Morning in South Harbor

Harbor at Rockinghorse Cay. The Southern Islands is serious about keeping it’s waterfront from becoming overbuilt. It is very difficult to rezone these places into high end residential construction as happens frequently elsewhere.

Lizard Reef

Lizard Reef not too far off shore of Rockinghorse Cay. The steamer Lizard grounded here and her remains provide an attraction for divers. The Lizards cargo of heavy earth moving equipment was salvaged with great difficulty and used to construct roadways and other projects on Rockinghorse Cay many decades ago  Rockinghorse Cay is one of the largest and most populated islands in the Southern Island archipelago. It has an airport and many resorts catering to the tourist trade.

Turtle Cay Research Center

Seen here is the turtle research station on Turtle Cay. Note the waterfront condos which are most likely owned by the government of the Southern Islands. The Research Center includes pens for injured sea turtles which are prone to consuming plastic trash and debris from the water. This is a privately funded facility, partially supported by other conservational causes such as the World Tortoise Foundation. They also do outreach and education on the dangers of plastic to the marine environment.

Setting sun over Dandee Banks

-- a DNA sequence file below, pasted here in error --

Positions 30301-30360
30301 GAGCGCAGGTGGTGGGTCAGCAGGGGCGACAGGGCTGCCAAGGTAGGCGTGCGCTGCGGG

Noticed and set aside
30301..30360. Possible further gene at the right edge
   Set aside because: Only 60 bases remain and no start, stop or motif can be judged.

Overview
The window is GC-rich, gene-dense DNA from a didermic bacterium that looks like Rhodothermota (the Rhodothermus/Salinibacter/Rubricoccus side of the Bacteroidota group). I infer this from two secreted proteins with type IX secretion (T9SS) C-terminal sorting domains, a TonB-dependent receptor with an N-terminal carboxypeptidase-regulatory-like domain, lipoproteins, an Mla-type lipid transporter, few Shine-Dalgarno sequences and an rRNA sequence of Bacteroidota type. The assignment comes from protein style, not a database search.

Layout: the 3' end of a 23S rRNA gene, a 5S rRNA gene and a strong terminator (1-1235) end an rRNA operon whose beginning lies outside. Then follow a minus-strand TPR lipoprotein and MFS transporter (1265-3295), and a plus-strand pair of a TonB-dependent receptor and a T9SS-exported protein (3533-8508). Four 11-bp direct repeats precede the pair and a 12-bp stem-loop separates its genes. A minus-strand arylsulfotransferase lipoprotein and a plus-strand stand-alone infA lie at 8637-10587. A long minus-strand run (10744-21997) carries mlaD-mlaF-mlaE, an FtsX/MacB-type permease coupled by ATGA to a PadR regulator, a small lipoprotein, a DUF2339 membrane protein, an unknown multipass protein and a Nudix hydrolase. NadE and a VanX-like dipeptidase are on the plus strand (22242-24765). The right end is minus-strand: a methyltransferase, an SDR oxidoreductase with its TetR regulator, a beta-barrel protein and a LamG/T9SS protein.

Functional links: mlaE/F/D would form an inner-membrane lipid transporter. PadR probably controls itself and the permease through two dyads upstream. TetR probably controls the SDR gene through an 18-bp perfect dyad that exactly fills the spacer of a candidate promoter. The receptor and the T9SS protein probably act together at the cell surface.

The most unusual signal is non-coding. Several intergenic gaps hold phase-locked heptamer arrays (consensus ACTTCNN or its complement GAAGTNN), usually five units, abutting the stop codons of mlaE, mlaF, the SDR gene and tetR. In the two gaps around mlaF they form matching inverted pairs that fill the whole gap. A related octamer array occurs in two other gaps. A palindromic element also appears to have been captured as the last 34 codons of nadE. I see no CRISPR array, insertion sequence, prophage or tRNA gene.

Dandee Bank was the wreck site of the barquentine Dandy. The cargo washed ashore on was would later come to be know as Mule Cay, since the Dandys cargo was 45 mules. The animals lived a fairly peaceful existence until of course they eventually died out. The cay later served as a conk fishing outpost. Today, Mule Cay is an out of the way settlement with little tourist appeal. Conk is still fished from the banks near by, and the land that once grazed the four legged survivors of the shipwreck is now extensively farmed.

Eel Hole Pass


Seen here is the channel through the shallows leading to the Eel Hole, a deeper area populated by quite a number of moray eels, among other fish. The eels are considered by the local islanders to be good luck. Thus, they are typically left alone by the fishermen. If caught accidentally¬† it’s tradition for the youngest crew member to wear the eel around their neck for a few moments before it is released.

Pup Town resident

Summer means lazy lounging for this four legged inhabitant of Pup Town, situated on Marlberry Cay. The stray population is kept in check by a curious regulation that requires most pet food imported into the Islands to be blended with a birth control treatment. A Breeding Licence is required to allow your pet to reproduce, and special, untreated pet food is then only available through a veterinarian.

Pretty Beach

This beach, located on Cape Talloy, is abundant in shells. In fact, there are so many one could never collect them all. The people on Starlight Cay, where Cape Talloy forms part of the Western shore, use the shells for decorating their houses. Starlight Cay was named for the schooner Starlight, which was stranded, but later recovered, near by. Some of the original crew stayed, or were left behind (stories vary ) to create the handsom inhabitants who live there today.